Conference, partners with
Foreign accents, note-taking –
Lost in translation.
Vs. this week:
Being mom again,
Back to real life and kids and
Making the sandwiches.
One of the first things you learn when you take up running is that you can’t run fast for very long. Your endurance is nil. Gone are the days when you sprinted everywhere. Ruby still does this. She runs up the stairs. She runs down the driveway. She runs to the bathroom. Okay, some of us might still do that.
But if you want to run distance, you can’t do it fast. I ran on the treadmill today. I started out pretty slowly. I could not go as fast as I had in the past due to coming back from my injury. I could go longer, though. And I did. I ran three miles today, which is the farthest I’ve run since January. Yes, I walked between the miles and stretched a bit, too. But it felt good. I didn’t even get queasy. And I beat the guy on the treadmill next to me. Not that I was looking.
Running is like so many things in life. Sometimes your runs feel good. You feel like you could run forever, to Venus and back, soaring among the stars. You could make a lovely holiday home there. Other runs are torture. You’re tired. The desire to run has dried up, an exotic bird flown to a warmer climate. Something you ate in the last 24 hours threatens to make another appearance. You’re hurting and achy.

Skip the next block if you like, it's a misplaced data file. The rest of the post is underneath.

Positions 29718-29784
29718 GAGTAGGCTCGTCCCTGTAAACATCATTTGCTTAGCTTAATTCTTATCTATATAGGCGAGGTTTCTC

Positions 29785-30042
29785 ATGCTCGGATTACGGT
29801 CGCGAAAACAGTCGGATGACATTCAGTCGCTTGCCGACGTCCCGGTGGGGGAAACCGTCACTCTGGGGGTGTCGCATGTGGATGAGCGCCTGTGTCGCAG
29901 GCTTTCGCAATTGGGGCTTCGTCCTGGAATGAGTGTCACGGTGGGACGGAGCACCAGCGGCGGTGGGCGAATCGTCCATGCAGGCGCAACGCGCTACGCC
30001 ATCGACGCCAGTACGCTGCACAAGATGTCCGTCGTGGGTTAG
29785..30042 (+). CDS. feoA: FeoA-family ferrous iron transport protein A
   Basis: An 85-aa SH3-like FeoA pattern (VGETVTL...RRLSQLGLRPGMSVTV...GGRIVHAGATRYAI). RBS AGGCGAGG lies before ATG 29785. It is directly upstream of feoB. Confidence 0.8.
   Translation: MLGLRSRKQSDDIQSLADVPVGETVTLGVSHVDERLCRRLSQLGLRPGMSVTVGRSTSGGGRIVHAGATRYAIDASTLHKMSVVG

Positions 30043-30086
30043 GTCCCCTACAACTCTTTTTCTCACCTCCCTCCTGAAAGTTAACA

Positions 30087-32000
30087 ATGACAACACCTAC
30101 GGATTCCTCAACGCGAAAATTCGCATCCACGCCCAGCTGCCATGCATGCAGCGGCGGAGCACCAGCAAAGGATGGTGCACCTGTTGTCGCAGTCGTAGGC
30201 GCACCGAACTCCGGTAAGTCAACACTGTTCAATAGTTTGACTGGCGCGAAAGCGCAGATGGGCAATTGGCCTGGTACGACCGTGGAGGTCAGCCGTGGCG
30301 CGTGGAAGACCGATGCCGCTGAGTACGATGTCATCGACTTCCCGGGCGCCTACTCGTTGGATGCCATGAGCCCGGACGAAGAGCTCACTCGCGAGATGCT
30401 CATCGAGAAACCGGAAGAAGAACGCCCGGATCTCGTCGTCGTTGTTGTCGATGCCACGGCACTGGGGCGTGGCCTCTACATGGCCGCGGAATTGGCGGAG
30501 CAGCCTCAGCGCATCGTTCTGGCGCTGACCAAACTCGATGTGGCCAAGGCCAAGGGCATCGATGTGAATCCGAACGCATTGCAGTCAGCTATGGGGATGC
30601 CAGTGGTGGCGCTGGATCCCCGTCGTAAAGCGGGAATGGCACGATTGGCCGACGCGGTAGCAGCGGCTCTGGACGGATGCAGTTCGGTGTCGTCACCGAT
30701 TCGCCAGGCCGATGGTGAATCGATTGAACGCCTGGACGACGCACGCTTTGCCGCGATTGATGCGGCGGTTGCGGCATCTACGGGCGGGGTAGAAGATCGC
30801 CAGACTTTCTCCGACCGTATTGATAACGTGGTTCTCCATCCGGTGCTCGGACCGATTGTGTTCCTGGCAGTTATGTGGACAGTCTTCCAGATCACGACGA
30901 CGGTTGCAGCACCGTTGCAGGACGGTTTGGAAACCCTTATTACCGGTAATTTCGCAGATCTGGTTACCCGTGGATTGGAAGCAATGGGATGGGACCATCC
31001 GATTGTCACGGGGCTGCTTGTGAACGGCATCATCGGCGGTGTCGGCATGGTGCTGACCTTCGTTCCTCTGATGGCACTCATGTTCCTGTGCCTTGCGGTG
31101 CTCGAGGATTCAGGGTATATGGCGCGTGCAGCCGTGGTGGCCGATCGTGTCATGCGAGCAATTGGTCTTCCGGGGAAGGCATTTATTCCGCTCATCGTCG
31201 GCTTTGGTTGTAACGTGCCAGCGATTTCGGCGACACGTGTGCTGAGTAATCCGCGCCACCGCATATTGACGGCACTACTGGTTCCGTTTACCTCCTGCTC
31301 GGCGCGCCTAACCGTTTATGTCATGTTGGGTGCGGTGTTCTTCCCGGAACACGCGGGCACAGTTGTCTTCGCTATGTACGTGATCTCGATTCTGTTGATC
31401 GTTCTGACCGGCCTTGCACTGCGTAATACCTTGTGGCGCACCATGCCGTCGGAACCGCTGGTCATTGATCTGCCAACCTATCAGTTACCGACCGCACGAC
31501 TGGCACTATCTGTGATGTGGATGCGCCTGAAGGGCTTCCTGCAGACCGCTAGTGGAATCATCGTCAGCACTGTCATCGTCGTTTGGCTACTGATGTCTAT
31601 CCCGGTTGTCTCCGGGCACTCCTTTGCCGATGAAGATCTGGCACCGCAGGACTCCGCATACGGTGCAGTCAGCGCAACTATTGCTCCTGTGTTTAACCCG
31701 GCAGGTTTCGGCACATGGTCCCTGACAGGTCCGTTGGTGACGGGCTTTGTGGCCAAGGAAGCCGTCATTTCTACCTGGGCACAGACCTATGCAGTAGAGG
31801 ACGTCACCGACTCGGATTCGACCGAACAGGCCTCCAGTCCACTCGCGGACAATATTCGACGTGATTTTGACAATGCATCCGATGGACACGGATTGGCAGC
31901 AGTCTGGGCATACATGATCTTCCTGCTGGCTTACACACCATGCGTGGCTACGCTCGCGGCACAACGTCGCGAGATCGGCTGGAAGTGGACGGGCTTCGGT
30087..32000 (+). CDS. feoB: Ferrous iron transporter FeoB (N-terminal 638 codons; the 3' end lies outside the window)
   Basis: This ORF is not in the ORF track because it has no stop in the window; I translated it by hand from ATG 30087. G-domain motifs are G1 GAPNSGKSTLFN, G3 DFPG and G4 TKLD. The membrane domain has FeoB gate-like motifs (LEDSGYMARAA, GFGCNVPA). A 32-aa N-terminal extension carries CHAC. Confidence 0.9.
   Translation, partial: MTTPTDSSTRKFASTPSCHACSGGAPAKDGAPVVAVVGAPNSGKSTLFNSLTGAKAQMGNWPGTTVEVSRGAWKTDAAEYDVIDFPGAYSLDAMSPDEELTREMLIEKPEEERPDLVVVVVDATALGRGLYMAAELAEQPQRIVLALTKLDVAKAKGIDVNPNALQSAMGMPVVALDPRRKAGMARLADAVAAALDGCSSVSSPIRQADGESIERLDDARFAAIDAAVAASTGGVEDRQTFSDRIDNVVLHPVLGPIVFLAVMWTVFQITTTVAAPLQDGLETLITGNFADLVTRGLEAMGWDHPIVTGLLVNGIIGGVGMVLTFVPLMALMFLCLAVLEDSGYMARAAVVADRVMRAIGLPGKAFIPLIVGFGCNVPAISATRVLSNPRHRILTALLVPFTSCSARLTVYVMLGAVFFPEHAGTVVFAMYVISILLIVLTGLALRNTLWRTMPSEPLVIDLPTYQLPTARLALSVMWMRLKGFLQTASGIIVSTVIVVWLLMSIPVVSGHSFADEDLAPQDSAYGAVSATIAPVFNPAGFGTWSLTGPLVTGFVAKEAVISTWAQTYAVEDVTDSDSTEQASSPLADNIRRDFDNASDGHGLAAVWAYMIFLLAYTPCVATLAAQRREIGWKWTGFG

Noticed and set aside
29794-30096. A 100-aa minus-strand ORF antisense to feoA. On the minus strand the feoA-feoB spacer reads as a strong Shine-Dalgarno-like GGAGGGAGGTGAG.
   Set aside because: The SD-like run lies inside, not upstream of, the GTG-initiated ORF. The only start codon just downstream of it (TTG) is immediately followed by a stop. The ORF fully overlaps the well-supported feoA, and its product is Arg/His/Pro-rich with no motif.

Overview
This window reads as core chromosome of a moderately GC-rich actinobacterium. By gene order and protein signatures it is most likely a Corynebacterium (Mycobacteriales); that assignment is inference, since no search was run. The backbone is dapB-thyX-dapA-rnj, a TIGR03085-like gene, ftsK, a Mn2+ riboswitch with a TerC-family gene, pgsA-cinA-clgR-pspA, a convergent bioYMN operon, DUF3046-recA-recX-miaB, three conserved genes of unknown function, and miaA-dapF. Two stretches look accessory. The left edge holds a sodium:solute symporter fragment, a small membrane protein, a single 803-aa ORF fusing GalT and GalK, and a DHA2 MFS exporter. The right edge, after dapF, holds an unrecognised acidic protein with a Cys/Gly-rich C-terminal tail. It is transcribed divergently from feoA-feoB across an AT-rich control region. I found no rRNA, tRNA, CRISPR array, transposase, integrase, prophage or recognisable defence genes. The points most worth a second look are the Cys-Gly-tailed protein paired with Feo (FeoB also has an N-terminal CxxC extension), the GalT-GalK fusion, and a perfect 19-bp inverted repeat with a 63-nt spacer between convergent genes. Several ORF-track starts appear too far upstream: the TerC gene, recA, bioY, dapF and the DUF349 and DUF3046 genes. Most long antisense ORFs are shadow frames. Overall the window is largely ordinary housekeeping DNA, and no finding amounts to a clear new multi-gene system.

Take this week. I have very few things on my docket this week. I have a few social engagements, Zac’s 9th grade registration orientation (yikes!), church stuff and the usual rotating list of household duties. Last week was different. We were staying Seattle at a hotel for a couple days, then, at the Bellevue Hyatt taking notes for the Microsoft PACs, finally returning home to the chores and the rest of the time editing the notes. I had to put some things off in order to prioritize the main event. I had to pace myself then in order to finish and not get discouraged. I could not finish all the corrections in one day. Each day required new strength and effort. This week, I must dredge up motivation to do the daily tasks with joy. It’s a bit of activity-whiplash, I suspect. Yet each of these weeks are important in their own right.
I am learning to pace myself here, too. The cold and drizzly late winter weather makes me contemplative. I can choose to find the good things and be happy. It’s been said, “The trouble with life is that it is so daily.” It’s true. But that doesn’t mean it doesn’t have value. It’s just different. These days require strength and effort, too, albeit of a different sort. Meals must be prepared, bills paid, children ferried to school. And a mom with a good attitude helps the family stay on course. This run will strengthen me for the next one.